When the Veloster N accelerates—using the launch control system or not—the exhaust pops and crackles as we lift our foot from the throttle to upshift or coast down. On the long and challenging track at Thunderhill Raceway, located in the Sacramento Valley and which includes some spooky blind corners, we were able to put the car through its paces, and it didn’t disappoint.
The 235/35R19 Pirelli P Zero tires developed specially for N vehicles, which can be identified by a small “HN” logo on its sidewall, provide good grip and overall, the little hatchback is easy to drive hard. Some might criticize Hyundai for not offering AWD here, but it would just add weight and complexity without making the car more amusing. As far as handling goes, there’s a big difference between the N and the 201-horsepower, tamer Veloster Turbo.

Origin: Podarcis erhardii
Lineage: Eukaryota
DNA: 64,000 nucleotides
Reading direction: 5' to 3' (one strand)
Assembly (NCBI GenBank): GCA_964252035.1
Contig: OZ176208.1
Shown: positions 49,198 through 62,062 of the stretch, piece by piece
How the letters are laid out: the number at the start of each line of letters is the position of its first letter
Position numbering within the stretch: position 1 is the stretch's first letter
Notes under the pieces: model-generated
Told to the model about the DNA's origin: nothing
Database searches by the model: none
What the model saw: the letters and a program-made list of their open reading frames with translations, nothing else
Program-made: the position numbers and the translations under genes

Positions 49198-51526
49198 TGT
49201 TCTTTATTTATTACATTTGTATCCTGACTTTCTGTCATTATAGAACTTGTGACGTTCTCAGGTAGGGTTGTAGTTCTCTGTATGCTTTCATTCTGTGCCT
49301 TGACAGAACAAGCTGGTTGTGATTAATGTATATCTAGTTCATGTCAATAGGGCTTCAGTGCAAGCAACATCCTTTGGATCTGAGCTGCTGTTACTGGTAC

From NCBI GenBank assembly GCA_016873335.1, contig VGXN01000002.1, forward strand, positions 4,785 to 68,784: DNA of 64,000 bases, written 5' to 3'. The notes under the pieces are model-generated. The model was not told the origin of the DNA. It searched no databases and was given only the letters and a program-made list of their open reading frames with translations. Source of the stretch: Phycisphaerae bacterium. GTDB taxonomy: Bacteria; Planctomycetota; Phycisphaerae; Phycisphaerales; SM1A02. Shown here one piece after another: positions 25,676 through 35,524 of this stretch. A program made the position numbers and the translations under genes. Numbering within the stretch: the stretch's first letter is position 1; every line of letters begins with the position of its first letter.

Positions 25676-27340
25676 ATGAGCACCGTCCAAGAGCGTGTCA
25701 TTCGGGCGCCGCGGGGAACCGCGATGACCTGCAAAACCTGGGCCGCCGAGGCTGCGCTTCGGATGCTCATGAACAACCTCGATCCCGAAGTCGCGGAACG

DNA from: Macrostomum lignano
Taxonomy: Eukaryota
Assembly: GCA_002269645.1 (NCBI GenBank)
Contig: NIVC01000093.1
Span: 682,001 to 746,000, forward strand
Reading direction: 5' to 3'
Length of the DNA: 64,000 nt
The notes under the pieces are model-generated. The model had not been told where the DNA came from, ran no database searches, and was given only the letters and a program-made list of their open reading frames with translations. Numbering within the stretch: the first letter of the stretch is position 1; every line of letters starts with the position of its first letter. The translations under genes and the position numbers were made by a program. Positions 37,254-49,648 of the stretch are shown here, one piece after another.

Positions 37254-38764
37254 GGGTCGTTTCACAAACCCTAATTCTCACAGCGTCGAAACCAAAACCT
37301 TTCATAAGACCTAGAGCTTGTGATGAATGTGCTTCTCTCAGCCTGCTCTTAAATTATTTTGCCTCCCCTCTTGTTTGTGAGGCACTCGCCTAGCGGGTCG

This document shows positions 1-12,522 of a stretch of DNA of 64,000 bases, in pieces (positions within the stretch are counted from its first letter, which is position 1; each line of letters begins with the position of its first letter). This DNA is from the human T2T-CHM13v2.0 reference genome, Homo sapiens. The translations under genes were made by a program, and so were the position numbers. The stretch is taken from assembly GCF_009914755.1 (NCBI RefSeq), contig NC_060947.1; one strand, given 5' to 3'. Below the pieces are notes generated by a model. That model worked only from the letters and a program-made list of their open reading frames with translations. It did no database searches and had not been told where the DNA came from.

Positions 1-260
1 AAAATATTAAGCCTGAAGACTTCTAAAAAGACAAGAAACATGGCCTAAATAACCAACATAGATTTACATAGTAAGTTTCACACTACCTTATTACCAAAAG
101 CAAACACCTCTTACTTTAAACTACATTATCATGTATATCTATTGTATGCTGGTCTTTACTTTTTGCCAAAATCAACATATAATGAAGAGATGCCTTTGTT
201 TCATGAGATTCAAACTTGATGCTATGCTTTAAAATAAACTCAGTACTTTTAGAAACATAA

In Canada, heated front seats, a heated steering wheel and an infotainment system with eight-inch touchscreen as well as Apple CarPlay and Android Auto integration are standard. However, it’s stripped of advanced safety features such as blind spot monitoring and precollision warning, which can be had in other Veloster variants. The N’s cloth sport seats were developed in-house and although they lacked lateral support on the track, they’re bolstered just right for everyday driving on public roads and will suit various body types—unlike some Recaro seat models.
The Veloster N can be painted Phantom Black, Chalk White or Performance Blue for the Canadian market, but we won’t be getting Racing Red that’s available in the U.S. The N variant can be easily identified from lesser Veloster trims by its exclusive two-tone alloy wheels, more aggressive lower-body trim with red striping, and rear wing. The overall package is racy, but not overdone (we’re looking at you, Civic Type R).